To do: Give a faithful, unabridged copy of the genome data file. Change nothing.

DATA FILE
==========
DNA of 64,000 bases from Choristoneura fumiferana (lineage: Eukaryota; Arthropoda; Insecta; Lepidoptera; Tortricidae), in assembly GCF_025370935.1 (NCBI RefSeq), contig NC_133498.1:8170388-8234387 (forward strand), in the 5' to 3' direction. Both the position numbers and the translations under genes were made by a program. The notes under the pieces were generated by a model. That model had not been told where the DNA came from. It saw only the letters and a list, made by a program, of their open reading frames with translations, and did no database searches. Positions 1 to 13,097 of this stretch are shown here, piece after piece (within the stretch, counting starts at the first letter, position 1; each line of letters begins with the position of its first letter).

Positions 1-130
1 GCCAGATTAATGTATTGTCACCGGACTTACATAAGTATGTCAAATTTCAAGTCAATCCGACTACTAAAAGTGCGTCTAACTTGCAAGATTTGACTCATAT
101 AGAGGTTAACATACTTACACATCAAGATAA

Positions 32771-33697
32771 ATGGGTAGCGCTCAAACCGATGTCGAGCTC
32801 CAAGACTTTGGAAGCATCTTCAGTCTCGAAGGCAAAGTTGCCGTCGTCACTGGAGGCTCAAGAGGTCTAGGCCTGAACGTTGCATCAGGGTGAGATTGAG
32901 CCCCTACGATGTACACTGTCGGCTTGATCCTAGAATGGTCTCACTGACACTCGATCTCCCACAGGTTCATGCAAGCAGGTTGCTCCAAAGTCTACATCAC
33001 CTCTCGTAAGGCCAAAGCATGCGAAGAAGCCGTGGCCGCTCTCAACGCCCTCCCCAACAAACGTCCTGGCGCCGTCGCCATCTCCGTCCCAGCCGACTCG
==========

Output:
DNA of 64,000 bases from Choristoneura fumiferana (lineage: Eukaryota; Arthropoda; Insecta; Lepidoptera; Tortricidae), in assembly GCF_025370935.1 (NCBI RefSeq), contig NC_133498.1:8170388-8234387 (forward strand), in the 5' to 3' direction. Both the position numbers and the translations under genes were made by a program. The notes under the pieces were generated by a model. That model had not been told where the DNA came from. It saw only the letters and a list, made by a program, of their open reading frames with translations, and did no database searches. Positions 1 to 13,097 of this stretch are shown here, piece after piece (within the stretch, counting starts at the first letter, position 1; each line of letters begins with the position of its first letter).

Positions 1-130
1 GCCAGATTAATGTATTGTCACCGGACTTACATAAGTATGTCAAATTTCAAGTCAATCCGACTACTAAAAGTGCGTCTAACTTGCAAGATTTGACTCATAT
101 AGAGGTTAACATACTTACACATCAAGATAA

Positions 32771-33697
32771 ATGGGTAGCGCTCAAACCGATGTCGAGCTC
32801 CAAGACTTTGGAAGCATCTTCAGTCTCGAAGGCAAAGTTGCCGTCGTCACTGGAGGCTCAAGAGGTCTAGGCCTGAACGTTGCATCAGGGTGAGATTGAG
32901 CCCCTACGATGTACACTGTCGGCTTGATCCTAGAATGGTCTCACTGACACTCGATCTCCCACAGGTTCATGCAAGCAGGTTGCTCCAAAGTCTACATCAC
33001 CTCTCGTAAGGCCAAAGCATGCGAAGAAGCCGTGGCCGCTCTCAACGCCCTCCCCAACAAACGTCCTGGCGCCGTCGCCATCTCCGTCCCAGCCGACTCG